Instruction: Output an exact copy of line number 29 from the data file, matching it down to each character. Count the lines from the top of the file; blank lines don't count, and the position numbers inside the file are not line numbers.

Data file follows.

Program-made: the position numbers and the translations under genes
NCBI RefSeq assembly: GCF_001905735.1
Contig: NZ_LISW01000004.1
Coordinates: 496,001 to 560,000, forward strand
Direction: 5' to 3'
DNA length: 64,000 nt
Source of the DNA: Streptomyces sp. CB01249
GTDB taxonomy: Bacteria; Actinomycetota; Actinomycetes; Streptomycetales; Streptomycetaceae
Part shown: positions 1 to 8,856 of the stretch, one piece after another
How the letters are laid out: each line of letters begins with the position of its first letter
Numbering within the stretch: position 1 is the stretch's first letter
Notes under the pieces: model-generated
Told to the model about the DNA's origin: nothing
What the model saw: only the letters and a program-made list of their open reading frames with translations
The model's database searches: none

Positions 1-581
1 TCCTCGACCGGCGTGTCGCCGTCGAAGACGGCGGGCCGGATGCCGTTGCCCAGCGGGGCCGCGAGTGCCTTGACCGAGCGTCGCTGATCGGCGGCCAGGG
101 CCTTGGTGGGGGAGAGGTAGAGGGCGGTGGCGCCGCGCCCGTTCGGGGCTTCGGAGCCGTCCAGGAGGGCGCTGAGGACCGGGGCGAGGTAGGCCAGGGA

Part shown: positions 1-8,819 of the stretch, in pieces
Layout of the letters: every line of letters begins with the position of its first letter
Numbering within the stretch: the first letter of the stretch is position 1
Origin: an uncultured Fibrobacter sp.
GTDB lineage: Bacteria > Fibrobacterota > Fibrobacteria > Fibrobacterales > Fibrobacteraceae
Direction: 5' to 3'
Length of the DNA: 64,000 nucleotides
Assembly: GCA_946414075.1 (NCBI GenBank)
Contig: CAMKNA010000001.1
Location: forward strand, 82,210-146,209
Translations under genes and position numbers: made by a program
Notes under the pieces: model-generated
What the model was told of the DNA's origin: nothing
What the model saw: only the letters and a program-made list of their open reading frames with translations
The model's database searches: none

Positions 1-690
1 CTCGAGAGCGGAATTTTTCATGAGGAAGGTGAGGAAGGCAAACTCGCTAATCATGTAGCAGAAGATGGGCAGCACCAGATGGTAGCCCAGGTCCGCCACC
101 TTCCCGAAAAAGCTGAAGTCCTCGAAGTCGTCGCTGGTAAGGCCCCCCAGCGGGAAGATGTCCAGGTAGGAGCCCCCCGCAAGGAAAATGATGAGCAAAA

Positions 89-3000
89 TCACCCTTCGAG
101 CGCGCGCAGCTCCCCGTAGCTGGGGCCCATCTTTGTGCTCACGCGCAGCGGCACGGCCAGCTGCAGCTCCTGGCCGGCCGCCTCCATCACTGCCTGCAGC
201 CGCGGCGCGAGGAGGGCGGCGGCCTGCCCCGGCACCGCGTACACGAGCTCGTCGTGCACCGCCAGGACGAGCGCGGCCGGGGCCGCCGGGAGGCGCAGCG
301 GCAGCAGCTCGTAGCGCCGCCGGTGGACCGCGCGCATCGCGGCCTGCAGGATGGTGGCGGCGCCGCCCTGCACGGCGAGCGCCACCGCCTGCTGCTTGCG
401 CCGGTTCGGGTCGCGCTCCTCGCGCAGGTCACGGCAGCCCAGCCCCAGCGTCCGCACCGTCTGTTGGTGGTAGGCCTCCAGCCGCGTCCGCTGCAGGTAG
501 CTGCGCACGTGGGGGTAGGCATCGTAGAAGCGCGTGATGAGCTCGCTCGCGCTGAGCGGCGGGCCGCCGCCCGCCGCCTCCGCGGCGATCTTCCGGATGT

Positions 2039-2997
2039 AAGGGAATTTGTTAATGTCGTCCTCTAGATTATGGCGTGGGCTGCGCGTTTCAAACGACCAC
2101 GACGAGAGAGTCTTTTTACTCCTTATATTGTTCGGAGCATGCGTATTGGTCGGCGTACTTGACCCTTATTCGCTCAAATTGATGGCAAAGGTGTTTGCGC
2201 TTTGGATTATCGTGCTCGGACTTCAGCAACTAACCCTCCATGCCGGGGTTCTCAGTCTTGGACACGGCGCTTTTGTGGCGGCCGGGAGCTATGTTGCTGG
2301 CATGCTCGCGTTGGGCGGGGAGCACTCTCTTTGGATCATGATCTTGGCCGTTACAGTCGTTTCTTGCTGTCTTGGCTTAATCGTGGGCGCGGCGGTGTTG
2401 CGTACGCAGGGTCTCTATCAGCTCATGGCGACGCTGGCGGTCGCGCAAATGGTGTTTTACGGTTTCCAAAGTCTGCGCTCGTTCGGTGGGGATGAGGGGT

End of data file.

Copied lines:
Translations under genes and position numbers: made by a program